Anti-counterfeiting coalition supports Giuliani to protect public from fake drugs

The Partnership for Safe Medicines, a nonprofit coalition of more than 40 healthcare and anti-counterfeiting groups, today expressed support for Mayor Giuliani and the National Association of Boards of Pharmacy (NABP) to educate Americans about the dangers of buying medicines from unknown, foreign sources and to tighten the rules for the distribution and sale of prescription drugs in the United States.

"We applaud Mayor Giuliani's efforts to bring more attention to the real public safety dangers of counterfeit medicine," said Lew Kontnik, counterfeiting expert and co-author of the book 'Counterfeiting Exposed.' "The NABP model rules provide for a tighter chain of custody for prescription drugs, and they should be adopted nationwide."

The NABP model rules call for stronger licensing requirements to ensure the integrity of the U.S. drug distribution system including: background checks, more complete pedigrees and accountability throughout the distribution system, inspections and due diligence procedures, creating a national list of susceptible products, implementing better tracking technologies, and tougher administrative and criminal penalties for violations. (For further information, visit http://www.nabp.net.)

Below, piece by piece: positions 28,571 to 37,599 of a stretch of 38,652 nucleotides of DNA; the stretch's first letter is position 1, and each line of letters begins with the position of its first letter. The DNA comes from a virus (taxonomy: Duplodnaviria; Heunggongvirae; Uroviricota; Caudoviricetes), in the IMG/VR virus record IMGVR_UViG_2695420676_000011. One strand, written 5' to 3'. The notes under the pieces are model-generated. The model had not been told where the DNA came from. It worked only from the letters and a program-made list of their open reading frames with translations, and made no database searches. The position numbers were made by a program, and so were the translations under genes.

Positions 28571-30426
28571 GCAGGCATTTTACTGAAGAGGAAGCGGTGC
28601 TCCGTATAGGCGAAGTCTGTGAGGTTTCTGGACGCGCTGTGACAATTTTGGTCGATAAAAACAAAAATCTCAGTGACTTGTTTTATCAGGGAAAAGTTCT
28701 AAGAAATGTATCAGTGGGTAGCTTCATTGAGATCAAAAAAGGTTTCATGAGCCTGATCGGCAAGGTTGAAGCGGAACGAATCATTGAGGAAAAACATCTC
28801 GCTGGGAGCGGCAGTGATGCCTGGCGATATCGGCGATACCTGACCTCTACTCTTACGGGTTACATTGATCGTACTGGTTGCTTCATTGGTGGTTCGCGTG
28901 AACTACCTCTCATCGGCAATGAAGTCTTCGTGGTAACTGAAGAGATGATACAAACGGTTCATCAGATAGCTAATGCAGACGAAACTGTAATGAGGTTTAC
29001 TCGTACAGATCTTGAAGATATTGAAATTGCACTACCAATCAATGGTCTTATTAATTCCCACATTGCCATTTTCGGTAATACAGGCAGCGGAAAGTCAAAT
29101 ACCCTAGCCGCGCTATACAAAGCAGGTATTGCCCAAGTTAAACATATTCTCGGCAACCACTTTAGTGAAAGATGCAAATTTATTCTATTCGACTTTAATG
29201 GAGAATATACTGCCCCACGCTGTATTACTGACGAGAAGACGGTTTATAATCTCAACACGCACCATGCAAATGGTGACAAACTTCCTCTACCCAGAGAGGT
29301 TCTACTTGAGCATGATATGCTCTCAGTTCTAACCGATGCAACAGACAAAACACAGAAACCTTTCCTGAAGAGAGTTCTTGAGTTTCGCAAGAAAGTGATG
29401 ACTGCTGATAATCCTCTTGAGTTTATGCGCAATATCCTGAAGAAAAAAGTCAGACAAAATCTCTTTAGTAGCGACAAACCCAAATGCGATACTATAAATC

"Serious people who look at importation see that it is completely flawed and unnecessarily risks the safety of all of our medicines," said spokesman for the Larry King Cardiac Foundation and multiple sclerosis patient Mark Barondess. "I hope the Surgeon General, who has been leading a thoughtful inquiry by medical professionals of importation from a health and safety perspective, takes note of today's announcement. And I hope the Surgeon General's task force calls for national adoption of tougher anti- counterfeiting standards, so that people like me who take four or five medicines every day will be able to breathe a little easier." "Doctors need to know that when they prescribe a drug for a patient, they will be able to get real medicine that really does what it should," said Dr. Rene Rodriguez, president of the Interamerican College of Physicians and Surgeons.

In its February 2004 report, Combating Counterfeit Drugs, the FDA said it "has recently seen an increase in counterfeiting activities as well as increased sophistication in the methods used to introduce finished dosage form counterfeits into the otherwise legitimate U.S. drug distribution system ... Thus, drug counterfeiting poses real public health and safety concerns today, and may pose an even greater threat in the future if we fail to take preventative measures now ... Although exact prevalence rates in the U.S. are not known, outside the U.S. drug counterfeiting is known to be widespread and affect both developing and developed countries. In some countries more than half of the drug supply may consist of counterfeit drugs."

 
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